The new health reform bill wants to give everyone a home. A medical home, that is.
You may have heard the term before, or heard about PCMHs. That’s the shorthand for patient-centered medical home. But what is it, really?
Essentially, it is a team-based model of care that coordinates primary and specialty care under one umbrella – or home. A primary care, or “personal” physician provides ongoing, and coordinated care throughout a patient’s lifetime to maximize health outcomes, according to the American College of Physicians.
A medical home ensures that patients get suitable care when and where they need and want it in a culturally and linguistically appropriate manner. Medical homes also emphasize enhanced care through open scheduling, expanded hours and communication between patients, physicians and staff, according to the National Committee on Quality Assurance (NCQA). This organization also monitors and evaluates the standards that medical homes must live up to.
The American Academy of Pediatrics says that “Medical homes address preventative, acute, and chronic care …and facilitates an integrated health system with an interdisciplinary team of patients and families, primary care physicians, specialists and subspecialists, other health professionals, hospitals and healthcare facilities, public health and the community.
This team takes collective responsibility for ongoing care for all of the patient’s health needs, or ensures appropriate care is arranged with other qualified professionals. Care is coordinated and integrated across specialists, hospitals, home health agencies, and nursing homes. What this means is that each team member, led by the primary physician is in the loop about issues like co-existing conditions, what drugs the patient is taking, family history of disease, and so on. Health information technology tracks ] tests, results, screenings, preventative therapy, referrals, and follow-ups.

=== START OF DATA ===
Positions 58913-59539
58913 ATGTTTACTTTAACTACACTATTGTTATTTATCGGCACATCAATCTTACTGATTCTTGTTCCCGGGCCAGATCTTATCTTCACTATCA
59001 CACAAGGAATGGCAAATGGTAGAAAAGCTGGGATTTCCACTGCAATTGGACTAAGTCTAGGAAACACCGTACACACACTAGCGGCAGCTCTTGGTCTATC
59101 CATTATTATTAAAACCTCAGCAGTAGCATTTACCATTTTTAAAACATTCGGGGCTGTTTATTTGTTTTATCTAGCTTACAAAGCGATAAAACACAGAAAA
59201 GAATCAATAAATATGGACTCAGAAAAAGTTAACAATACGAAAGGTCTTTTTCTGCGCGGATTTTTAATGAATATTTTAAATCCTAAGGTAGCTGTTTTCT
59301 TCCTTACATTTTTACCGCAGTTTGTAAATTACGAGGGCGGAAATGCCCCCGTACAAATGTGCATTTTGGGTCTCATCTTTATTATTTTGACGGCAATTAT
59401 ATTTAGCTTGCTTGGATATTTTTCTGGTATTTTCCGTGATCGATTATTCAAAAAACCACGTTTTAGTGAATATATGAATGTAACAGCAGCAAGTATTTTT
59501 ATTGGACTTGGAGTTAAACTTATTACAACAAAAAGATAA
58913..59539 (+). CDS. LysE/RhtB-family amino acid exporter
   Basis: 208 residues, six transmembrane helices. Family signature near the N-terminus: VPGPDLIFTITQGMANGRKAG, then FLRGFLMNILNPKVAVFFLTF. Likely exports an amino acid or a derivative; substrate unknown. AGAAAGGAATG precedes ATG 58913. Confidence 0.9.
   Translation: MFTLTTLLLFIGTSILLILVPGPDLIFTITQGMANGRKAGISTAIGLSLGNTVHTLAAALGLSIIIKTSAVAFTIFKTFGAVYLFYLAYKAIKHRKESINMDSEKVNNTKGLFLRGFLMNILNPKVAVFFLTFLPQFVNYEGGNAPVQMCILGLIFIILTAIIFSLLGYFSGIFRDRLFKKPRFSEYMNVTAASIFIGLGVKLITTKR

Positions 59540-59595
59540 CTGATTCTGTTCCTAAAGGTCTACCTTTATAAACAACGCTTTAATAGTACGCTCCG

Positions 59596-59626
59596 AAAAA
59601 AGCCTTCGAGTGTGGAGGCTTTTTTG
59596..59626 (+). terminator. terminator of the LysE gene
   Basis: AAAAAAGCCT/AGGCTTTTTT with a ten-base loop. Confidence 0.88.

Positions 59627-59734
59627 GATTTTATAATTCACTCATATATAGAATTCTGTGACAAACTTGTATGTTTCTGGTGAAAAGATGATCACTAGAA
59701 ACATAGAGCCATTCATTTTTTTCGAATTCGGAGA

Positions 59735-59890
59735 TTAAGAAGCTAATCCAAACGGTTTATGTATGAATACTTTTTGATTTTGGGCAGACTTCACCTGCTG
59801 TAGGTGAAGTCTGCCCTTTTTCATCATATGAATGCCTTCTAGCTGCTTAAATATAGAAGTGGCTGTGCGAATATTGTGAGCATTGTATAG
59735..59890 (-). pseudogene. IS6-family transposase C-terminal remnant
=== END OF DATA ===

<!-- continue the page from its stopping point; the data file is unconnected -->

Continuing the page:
Medical homes use an evidence-based approach, with the appropriate support tools, performance measurement, active patient involvement in decision-making, use of information technology, and an continuous quality improvement process. Payment to the doctors is based on health outcomes – keeping the patient healthy, reducing hospital re-admission rates, preventing disease and fostering better health habits.
So it all sounds good on paper. But does it work?
For the most part, yes. For large practice groups, with a dozen or more providers, this model can work well. Smaller or individual practices may have a tougher time gathering all of the tools and criteria under one roof – it’s possible that several small practices may band together to provide more comprehensive care.
A number of studies have shown that patient centered medical homes improve access to care, information flow among providers, less duplication, and reduced medical costs A study just published in Health Affairs compared a Seattle medical home pilot program to other Group Health clinics. They found that “patients in the medical home experienced 29 percent fewer emergency visits and 6 percent fewer hospitalizations.
More preventive efforts, coordinating care, and making sure patients are active participants in their care and treatment is a good thing. If it catches on nationally, it will become a new model and help reduce health costs. It will also fundamentally change the way healthcare is delivered in the U.S. So the next time you need health care, you might just have to go home.